By Jake Rossen
By Jesse Marx
By Michelle LeBow
By Alleen Brown
By Maggie LaMaack
By CP Staff
By Jesse Marx
It is not unusual to be a hungry child. You can find hungry children easily, all over the world. If you're an American, no matter where you live, you can find a hungry child a short drive from your home--or on your doorstep. The New York Times reports that 22 percent of American children live in poverty. That's a little more than one out of five. So I emphasize, if you're curious about them, they're easy to find.
Twenty-two percent, one out of five--just numbers. To make it more vivid: When you think poverty, think hunger. For make no mistake, poverty is hunger. Even American poverty. Not the kind of scarecrow hunger you see in news footage from Africa, but a constant, dull, gnawing, often slightly dizzying, always very tiring sensation, because there's never quite enough food, and what there is doesn't come dependably, and is usually not very prime. You eat it, but it doesn't really feed you.
There's something inside you wanting, wanting. The overwhelming sadness of that wanting is the air you breathe. You want food, you want cleanliness, you want to be protected. You can't articulate all you want, except for the food. You are a little engine of wanting, it's so much a part of you that you don't even call it wanting, it's simply what comes out of your heart all the time, and it's what comes out of your eyes, it's how you see the world.
At night you toss and turn with this, your nerves are not just frayed, but quite literally starved, and you're jittery, so it's hard to get to sleep. You wake often in a sweat--they're liver-sweats, the kind alcoholics get, but you get them because your liver has little to process but toxins. You're a kid so you don't know this, you're just sweaty and scared. You finally don't sleep so much as pass out. When the alarm rings in the morning it's difficult to open your eyes, to function. Constant, low-grade hunger has its own kind of hangover. What really wakes you up is the tension in the apartment.
For of course you're living under tremendous pressures, in cramped and dirty quarters--dirty not because your mother doesn't keep a clean place, but because the building is so old, ratty, and roach-infested that only a fire could really clean it. It's certainly too much of a task for a mother who is working as hard as she can, pushed beyond her limits, always nervous, always afraid. Nothing makes her more afraid than looking at her children, because children are not angels, children want and are very insistent about what they want, and she has nothing or next to nothing to give them. And what is more frightening to children than to see the constant, exhausted fear in a parent's eyes? The only good thing about the fear you face in the morning is that it finally wakes you up.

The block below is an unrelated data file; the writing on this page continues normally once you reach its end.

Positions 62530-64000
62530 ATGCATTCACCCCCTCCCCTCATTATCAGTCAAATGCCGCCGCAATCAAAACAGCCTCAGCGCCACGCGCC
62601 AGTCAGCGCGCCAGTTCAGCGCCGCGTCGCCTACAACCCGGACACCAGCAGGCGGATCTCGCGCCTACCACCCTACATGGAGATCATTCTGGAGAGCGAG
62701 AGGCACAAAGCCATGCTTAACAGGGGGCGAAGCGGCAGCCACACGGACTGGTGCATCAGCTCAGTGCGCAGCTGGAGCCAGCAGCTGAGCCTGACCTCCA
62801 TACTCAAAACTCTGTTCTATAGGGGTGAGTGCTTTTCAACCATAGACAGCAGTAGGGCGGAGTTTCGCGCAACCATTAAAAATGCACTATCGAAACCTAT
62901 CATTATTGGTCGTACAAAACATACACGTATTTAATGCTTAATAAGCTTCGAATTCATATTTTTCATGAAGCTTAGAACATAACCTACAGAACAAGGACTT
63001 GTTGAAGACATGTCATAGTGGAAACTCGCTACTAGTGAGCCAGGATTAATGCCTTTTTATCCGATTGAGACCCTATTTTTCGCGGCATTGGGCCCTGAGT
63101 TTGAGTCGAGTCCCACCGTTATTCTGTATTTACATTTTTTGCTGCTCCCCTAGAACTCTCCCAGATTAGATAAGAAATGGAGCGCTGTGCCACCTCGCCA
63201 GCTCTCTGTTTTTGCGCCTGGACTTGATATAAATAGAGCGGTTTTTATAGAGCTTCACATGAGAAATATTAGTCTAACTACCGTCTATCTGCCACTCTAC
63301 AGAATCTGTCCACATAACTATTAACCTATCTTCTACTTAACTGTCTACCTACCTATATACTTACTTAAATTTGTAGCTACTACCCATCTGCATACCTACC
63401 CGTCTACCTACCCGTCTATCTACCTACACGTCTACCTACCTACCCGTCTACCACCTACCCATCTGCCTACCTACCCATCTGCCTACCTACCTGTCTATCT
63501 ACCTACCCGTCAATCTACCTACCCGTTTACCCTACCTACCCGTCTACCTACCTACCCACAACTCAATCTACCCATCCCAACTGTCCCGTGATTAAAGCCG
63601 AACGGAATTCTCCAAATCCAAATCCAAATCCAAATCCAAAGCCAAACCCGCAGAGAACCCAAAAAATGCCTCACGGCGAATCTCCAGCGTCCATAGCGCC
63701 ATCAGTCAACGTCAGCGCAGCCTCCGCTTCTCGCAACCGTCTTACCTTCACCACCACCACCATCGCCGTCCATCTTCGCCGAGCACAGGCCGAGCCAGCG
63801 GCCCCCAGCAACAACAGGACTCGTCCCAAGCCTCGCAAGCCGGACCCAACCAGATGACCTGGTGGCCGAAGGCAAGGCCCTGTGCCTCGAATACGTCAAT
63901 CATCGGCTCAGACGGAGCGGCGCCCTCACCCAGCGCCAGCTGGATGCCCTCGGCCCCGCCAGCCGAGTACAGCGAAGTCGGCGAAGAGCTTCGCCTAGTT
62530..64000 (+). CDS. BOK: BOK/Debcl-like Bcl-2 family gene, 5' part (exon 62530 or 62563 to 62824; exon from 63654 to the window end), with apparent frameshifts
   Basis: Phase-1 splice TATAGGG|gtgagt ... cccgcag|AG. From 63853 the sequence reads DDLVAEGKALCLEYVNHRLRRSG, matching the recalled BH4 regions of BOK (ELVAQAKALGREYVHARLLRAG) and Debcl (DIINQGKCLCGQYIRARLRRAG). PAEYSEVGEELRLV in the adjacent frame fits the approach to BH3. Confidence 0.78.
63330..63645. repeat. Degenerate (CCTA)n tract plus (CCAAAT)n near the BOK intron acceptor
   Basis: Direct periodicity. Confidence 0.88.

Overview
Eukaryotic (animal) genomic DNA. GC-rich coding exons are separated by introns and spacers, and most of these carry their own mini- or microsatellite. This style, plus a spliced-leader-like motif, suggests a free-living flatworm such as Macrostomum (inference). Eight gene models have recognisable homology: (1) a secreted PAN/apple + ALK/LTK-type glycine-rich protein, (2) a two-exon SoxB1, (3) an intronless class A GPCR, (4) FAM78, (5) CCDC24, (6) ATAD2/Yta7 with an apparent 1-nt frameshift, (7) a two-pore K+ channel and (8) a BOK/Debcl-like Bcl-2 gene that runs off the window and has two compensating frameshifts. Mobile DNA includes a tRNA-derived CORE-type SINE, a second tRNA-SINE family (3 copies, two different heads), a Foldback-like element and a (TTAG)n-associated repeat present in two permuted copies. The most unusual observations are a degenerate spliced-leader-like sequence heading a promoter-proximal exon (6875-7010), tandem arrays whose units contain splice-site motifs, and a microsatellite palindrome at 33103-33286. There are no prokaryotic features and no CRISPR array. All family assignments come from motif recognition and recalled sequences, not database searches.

If your mother is like mine, she has seen to it that you've done your homework and on good nights, you've even been read to. She expects you to go to school and you go. But you're always a little sick. You catch anything going around, because you've nothing to fight it with. You're living on nervous energy, after all, so even your vitality is eating you alive. Again, if your mother is like mine, she tries to teach you some sort of values, but the values you need to survive in the street go against all she's tried to teach. If you're a good kid, you try to juggle both. You try to be kind and tough. You try to remember what Jesus said but, if you're resourceful (as I was), you also steal food. Actually, it's not food you're stealing; it's sweets. Any nutritionist can testify that people deficient in protein feel a lust for sweets. And sweets are easier to steal than protein, and they don't need to be cooked. So you drive the local markets crazy stealing all the sweets you can get your hands on. It doesn't make you any less hungry, except briefly; in fact, the sugar high, on an empty stomach, makes you a bit crazy.
You also start to smoke (stealing the smokes, too, of course). On one level you think you're doing it to be cool, but one reason chronically malnourished kids are so susceptible to the lure of cigarettes is that nicotine is a hunger suppressant. Kids don't consciously know this, but the cigs make hunger easier to take. So you're nine, as I was, and smoking like a chimney every time you can score. Obviously, you're also susceptible to drugs, because they make you forget hunger too--they make you forget everything, especially the panic in your mother's eyes (which, being a kid, you of course feel guilty for).
On Decatur Street in Brooklyn, where I found out about hunger, our standard supper was spaghetti and butter. Sometimes there was milk, but often there wasn't. For breakfast, when there was breakfast, there was corn meal mush made with sugar and hot water. Sometimes for supper, too. One stretch, for many months, that's all there was. Corn meal mush. And then I got a fever.